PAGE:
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Houston Voice, June 24, 2005
File 009
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Houston Voice, June 24, 2005 - File 009. 2005-06-24. University of Houston Libraries. University of Houston Digital Library. Web. December 16, 2017. http://digital.lib.uh.edu/collection/montrose/item/3815/show/3778.

Disclaimer: This is a general citation for reference purposes. Please consult the most recent edition of your style manual for the proper formatting of the type of source you are citing. If the date given in the citation does not match the date on the digital item, use the more accurate date below the digital item.

(2005-06-24). Houston Voice, June 24, 2005 - File 009. Montrose Voice. University of Houston Libraries. Retrieved from http://digital.lib.uh.edu/collection/montrose/item/3815/show/3778

Disclaimer: This is a general citation for reference purposes. Please consult the most recent edition of your style manual for the proper formatting of the type of source you are citing. If the date given in the citation does not match the date on the digital item, use the more accurate date below the digital item.

Houston Voice, June 24, 2005 - File 009, 2005-06-24, Montrose Voice, University of Houston Libraries, accessed December 16, 2017, http://digital.lib.uh.edu/collection/montrose/item/3815/show/3778.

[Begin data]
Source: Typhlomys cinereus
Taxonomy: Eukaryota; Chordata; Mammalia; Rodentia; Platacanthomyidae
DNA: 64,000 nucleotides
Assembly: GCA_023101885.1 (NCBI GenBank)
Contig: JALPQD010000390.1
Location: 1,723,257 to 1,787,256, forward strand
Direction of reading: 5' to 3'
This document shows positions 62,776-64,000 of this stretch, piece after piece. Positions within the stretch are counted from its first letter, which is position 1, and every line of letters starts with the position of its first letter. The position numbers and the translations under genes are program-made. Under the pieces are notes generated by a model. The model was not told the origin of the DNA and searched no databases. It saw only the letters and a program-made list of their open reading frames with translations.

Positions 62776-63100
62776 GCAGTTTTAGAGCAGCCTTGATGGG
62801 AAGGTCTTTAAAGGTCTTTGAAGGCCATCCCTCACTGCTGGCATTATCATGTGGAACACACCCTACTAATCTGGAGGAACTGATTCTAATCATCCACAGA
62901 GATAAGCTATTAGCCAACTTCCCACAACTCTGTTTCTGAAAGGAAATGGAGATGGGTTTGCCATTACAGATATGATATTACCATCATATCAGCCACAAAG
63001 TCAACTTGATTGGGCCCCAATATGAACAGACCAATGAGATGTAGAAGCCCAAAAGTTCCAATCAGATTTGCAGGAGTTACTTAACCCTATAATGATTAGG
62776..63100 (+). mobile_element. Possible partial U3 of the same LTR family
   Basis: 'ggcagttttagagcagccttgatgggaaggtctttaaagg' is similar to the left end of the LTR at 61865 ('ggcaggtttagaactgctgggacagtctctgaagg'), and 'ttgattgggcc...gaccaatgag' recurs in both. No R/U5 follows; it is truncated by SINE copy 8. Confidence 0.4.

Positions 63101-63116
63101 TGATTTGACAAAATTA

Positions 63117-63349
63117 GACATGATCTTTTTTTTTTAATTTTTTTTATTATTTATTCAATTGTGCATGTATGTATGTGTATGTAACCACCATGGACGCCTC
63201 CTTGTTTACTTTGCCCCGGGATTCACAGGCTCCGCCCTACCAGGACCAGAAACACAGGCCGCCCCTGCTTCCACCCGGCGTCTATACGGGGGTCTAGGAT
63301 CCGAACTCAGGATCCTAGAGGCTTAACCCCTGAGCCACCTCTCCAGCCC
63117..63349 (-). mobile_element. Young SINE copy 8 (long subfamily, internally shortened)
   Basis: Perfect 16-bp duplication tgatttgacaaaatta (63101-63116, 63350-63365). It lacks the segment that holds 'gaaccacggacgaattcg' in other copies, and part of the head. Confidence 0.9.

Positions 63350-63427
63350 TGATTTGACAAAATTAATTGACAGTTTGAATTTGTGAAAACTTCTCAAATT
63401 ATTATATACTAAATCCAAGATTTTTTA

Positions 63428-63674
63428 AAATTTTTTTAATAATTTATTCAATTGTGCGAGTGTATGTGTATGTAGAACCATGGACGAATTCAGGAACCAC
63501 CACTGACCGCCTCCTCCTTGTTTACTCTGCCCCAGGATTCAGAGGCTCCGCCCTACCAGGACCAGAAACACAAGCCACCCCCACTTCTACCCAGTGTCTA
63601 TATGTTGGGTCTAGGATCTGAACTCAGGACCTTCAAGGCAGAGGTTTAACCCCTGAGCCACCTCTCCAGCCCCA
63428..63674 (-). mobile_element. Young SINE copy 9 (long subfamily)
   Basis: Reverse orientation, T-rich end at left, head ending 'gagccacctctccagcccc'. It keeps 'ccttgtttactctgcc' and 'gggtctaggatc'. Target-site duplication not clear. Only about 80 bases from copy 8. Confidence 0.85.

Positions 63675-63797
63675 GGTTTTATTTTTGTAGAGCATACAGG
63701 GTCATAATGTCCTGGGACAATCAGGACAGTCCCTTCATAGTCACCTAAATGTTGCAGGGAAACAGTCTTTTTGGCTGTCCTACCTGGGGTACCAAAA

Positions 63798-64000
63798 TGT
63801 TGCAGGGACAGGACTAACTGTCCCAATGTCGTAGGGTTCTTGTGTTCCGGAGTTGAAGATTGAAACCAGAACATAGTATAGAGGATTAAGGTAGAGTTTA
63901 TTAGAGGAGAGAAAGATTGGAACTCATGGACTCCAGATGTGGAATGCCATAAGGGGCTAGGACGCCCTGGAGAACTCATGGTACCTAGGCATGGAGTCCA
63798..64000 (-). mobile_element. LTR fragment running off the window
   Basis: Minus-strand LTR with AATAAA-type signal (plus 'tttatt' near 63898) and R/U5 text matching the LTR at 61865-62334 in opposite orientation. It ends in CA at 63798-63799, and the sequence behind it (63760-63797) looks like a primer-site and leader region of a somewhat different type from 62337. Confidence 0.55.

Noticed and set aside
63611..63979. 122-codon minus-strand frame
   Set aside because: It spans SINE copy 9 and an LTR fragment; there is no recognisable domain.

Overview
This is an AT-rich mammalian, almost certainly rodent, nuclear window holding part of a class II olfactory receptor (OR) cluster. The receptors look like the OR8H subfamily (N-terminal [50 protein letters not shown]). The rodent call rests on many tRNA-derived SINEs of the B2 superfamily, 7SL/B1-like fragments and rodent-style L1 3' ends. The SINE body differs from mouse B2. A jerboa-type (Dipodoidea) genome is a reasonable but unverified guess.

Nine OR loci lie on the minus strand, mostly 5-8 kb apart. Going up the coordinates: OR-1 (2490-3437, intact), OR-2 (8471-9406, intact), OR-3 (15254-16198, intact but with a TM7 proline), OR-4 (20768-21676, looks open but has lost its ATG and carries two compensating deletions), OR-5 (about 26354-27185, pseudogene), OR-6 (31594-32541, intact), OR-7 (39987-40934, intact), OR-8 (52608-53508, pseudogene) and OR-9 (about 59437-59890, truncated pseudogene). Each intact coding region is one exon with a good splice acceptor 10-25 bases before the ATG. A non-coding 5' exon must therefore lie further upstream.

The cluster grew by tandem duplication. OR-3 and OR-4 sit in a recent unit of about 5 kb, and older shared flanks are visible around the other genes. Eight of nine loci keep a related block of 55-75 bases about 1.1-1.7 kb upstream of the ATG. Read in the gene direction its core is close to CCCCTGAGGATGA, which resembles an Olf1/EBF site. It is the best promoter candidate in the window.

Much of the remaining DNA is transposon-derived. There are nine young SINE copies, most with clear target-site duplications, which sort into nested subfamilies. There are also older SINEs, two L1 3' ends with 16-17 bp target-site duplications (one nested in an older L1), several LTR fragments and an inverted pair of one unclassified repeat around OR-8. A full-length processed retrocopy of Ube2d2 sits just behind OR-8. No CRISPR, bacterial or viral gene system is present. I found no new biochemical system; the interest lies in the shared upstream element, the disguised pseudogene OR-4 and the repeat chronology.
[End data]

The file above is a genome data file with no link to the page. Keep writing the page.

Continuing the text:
Disclaimer: This is a general citation for reference purposes. Please consult the most recent edition of your style manual for the proper formatting of the type of source you are citing. If the date given in the citation does not match the date on the digital item, use the more accurate date below the digital item.

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Title Houston Voice, June 24, 2005
Contributor
  • Crain, Chris
  • Fisher, Binnie
Publisher Window Media
Date June 24, 2005
Language English
Subject
  • LGBTQ community
  • LGBTQ people
  • Gay liberation movement
Place
  • Houston, Texas
Genre
  • newspapers
Type
  • Text
Identifier OCLC: 31485329
Rights In Copyright: This item is protected by copyright. Copyright to this resource is held by the creator or current rights holder, and the resource is provided here for educational purposes. It may not be reproduced or distributed in any format without permission of the copyright owner. Users assume full responsibility for any infringement of copyright or related rights.
Note This item was digitized from materials loaned by the Gulf Coast Archive and Museum (GCAM).